To clean the old scum away is a three step process that takes a little time to finish, however, you can be doing other things while waiting for the scum to breakdown.
- The first step is going to be done with liquid lemon furniture polish. Using an old towel or sponge, saturate the glass door and surrounding areas of soap scum as generously as possible with the polish and let sit for about an hour. Check periodically and re-saturate any areas that have dried as needed.
- When hour has passed, begin the second step. Using a plastic scraper like one used for removing paint, scrape away the biggest portion of soap scum. Do not use metal as it can scratch the glass. If the glass is textured, a fine steel wool pad is good for this step.
- Next, using a mixture of equal part water and vinegar, clean the glass. This should remove the oil as well as any soap scum that remains. Be careful to avoid getting vinegar mixture on metal as vinegar tends to turn aluminum black.
- Rinse well and re-clean entire area as normal to remove all oil, vinegar solution, etcetera and rinse well again. Dry the area as well as possible and then let air dry for at least half hour before beginning the final step.
- For the final step, you will need any type of wipe on, buff off automobile wax. The easier to use products are best. Wipe the entire glass door(s) on inside and outside with car wax and allow to dry to a haze. When wax is hazy, buff with a clean towel to a beautiful luster. This step not only helps the door be water-resistant, it also prevents the soapy residue from easily sticking to the glass. Does not stop scum from building, but slows it down.
When this preventive method is used in conjunction with a squeegee to remove excess water after each shower, it could be several months before it becomes necessary to clean again. It's time to redo this procedure when water begins to cling to the glass more than it should.
9. Pet Stain Removal
One of the worse stains I have dealt with on a regular basis are pet stains in rugs or carpets. I don't know what they put in dog food that is not just a dye but a staining agent when processed through the digestive tract of an animal. I've had blood stains lift easier out of carpet fibers before ever learning about peroxide. They are horrible. Even when you think they are gone, a little foot traffic and they are back. The best thing I have found so far to dissolve these little problem spots and keep them away is to pre-treat the area with one of those scrubbing bubble bathroom products that come in the aerosol can. Only the aerosol works and of course, without bleach as well. Spray stain very generously, completely wetting it through. Pet stains run all the way into the sub floor below your floor covering and if not cleaned all the way through will come back later to haunt you. So there isn't a too much or too wet option in this case. Once wet enough, let it soak for a minimum of 15 minutes. Scrub lightly with a medium bristled brush to remove as much staining as possible. If using a carpet cleaning machine, clean as usual. If not, use a cloth to wipe up as much stain and wetness up as possible. Let dry and vacuum.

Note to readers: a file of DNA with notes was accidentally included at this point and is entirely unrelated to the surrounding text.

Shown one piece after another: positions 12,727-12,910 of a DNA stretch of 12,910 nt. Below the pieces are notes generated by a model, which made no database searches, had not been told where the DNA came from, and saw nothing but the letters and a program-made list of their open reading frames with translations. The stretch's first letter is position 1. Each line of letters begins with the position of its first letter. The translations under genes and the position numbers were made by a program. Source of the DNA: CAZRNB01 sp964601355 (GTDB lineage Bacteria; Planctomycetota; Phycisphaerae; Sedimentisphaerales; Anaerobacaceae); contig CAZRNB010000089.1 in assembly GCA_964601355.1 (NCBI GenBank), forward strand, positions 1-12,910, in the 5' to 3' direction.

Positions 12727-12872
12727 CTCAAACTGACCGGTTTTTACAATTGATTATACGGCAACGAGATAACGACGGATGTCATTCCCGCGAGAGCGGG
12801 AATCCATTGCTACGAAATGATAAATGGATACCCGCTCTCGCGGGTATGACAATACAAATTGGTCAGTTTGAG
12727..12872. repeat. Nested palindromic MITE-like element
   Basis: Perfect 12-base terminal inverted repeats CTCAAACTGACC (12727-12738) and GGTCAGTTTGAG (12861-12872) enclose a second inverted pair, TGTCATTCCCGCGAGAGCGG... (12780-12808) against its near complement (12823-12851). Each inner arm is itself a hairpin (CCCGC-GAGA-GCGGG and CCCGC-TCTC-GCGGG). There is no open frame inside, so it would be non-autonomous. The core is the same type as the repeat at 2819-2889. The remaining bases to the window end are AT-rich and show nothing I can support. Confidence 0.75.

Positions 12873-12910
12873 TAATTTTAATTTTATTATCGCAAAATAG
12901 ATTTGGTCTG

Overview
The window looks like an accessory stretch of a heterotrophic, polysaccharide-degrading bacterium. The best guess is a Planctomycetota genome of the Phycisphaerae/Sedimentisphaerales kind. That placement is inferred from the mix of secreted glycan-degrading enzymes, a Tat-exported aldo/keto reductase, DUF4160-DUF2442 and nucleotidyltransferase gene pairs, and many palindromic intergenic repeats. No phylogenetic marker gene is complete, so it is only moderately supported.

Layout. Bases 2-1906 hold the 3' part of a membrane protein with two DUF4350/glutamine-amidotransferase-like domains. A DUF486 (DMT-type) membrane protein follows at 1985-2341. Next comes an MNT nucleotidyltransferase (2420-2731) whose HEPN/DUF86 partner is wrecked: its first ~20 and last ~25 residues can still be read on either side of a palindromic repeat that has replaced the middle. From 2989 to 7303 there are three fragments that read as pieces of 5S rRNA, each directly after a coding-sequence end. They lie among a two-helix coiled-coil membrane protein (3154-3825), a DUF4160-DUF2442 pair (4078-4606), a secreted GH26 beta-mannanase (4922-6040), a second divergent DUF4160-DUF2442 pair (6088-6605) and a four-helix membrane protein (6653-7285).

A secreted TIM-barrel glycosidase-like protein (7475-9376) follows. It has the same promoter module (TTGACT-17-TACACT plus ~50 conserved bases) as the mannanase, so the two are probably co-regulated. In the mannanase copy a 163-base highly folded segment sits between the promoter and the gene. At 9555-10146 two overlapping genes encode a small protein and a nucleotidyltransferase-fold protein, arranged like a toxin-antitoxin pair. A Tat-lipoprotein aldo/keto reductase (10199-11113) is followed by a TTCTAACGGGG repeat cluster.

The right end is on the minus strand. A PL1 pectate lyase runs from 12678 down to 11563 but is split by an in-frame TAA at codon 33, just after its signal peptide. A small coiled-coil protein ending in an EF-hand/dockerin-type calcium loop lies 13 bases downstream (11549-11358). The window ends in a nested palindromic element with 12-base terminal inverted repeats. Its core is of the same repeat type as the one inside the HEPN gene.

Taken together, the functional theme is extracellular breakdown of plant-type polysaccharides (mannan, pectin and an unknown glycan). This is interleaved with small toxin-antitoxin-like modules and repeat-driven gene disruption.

10. Cleaning Burnt Pans
My final tip is one my simplest. Many times I have tossed a pot or pan after burning food in it that just would not come off. If only I had known all that you need to do is fill the pan or pot with plain water and place on stove on high. Bring to a rolling boil. Turn off heat. Let pan cool down but not completely. Carefully remove, pour out water and rinse way majority of burnt food. Clean stubborn areas as needed. May be necessary to repeat procedure for large areas.
This article is accurate and true to the best of the author’s knowledge. Content is for informational or entertainment purposes only and does not substitute for personal counsel or professional advice in business, financial, legal, or technical matters.